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Keywords:

  • emergency department;
  • prehospital;
  • trauma;
  • vital sign

Abstract

Objectives

Describe the level of agreement between prehospital (emergency medical service [EMS]) and ED vital signs in a group of trauma patients transported to an inner city Major Trauma Centre. We also sought to determine factors associated with differences in recorded vital sign measurements.

Methods

All adult patients meeting trauma triage criteria and transported directly from scene of injury by New South Wales Ambulance to our institution were included. The primary outcome was the difference in vital signs: heart rate (HR), systolic blood pressure (SBP), respiratory rate (RR) and Glasgow Coma Scale (GCS), between ED and EMS recorded measurements. Agreement was assessed using intraclass correlation coefficients and enhanced Bland–Altman plots. Multivariable linear regression models were used to determine factors associated with vital sign differences.

Results

The 1181 trauma patients met inclusion criteria. Intraclass correlation coefficients were as follows: GCS 0.74 (95% confidence interval [CI], 0.37, 1.12); HR 0.41 (95% CI, 0.30, 0.53); SBP 0.37 (95% CI, 0.27, 0.46); and RR 0.29 (95% CI, 0.06, 0.51). Bland–Altman derived 95% limits of agreement lay outside a priori limits of clinical agreement for SBP and RR and were within limits of clinical agreement for GCS and HR. SBP and HR differences were associated with prehospital airway and fluid intervention.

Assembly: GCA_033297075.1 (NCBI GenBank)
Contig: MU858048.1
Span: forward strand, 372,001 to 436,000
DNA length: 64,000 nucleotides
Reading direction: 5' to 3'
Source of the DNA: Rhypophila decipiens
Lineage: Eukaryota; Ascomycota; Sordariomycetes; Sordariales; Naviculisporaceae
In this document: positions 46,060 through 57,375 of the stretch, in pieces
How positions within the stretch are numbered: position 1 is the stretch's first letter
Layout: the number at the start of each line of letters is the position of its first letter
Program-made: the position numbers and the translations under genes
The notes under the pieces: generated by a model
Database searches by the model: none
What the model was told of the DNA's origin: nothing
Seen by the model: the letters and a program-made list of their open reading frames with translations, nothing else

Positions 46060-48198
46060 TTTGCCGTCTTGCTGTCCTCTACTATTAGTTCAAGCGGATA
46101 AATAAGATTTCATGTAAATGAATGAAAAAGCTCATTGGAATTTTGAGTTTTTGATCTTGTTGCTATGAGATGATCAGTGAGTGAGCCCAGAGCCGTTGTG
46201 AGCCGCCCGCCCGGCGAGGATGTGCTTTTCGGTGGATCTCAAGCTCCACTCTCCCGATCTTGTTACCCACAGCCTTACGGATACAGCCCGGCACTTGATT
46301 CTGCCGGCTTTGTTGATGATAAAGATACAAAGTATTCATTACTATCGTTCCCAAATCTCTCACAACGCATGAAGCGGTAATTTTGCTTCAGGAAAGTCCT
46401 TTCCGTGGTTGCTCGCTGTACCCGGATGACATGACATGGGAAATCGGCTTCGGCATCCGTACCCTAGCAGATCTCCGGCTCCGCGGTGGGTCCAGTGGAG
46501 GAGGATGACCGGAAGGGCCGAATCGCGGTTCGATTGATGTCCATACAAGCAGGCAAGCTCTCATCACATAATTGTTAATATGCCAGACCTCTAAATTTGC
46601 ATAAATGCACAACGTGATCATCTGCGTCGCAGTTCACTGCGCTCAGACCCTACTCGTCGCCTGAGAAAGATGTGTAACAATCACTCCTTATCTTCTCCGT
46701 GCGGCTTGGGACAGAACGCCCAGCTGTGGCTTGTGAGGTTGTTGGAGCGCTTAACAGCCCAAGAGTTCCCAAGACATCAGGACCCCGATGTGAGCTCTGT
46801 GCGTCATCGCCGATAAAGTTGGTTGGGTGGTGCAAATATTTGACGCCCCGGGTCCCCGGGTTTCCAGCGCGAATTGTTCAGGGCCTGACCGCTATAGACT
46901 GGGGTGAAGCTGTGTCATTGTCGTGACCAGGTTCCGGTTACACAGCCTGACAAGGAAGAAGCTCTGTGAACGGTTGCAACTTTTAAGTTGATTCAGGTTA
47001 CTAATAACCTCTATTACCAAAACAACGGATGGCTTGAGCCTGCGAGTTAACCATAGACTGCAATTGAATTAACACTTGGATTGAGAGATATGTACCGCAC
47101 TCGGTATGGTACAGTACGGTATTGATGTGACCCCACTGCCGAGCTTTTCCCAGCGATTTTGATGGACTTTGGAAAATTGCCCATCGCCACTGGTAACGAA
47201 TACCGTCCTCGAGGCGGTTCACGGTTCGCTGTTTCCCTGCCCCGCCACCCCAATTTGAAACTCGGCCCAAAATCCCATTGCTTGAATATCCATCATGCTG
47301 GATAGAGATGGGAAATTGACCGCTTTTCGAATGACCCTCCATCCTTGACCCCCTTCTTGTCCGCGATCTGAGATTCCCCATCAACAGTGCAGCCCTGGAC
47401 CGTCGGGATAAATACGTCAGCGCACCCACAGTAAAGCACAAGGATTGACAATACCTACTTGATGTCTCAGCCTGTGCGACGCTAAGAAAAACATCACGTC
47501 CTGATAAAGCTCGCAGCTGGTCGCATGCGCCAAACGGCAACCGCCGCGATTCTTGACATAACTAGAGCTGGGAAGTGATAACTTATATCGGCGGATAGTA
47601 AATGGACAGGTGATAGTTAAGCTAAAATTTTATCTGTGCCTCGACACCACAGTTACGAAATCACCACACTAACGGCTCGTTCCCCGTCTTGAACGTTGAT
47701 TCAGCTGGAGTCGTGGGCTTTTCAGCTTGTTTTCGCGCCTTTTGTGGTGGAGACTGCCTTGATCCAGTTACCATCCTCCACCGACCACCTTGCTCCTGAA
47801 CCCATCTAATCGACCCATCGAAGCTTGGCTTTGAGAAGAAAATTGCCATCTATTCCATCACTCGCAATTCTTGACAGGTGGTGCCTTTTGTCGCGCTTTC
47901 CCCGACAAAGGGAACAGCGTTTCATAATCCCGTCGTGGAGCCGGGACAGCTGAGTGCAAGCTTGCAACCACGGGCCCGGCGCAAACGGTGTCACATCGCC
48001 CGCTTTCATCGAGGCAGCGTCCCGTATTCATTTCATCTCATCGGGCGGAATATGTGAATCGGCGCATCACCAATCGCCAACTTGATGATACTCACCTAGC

Conclusions

Agreement was demonstrated between EMS and ED GCS scores but not RR and SBP recordings. Discrepancies appeared to reflect physiological changes in response to EMS initiated interventions. Trauma triage algorithms and risk models might need to take these measurement differences, and factors associated with them, into account.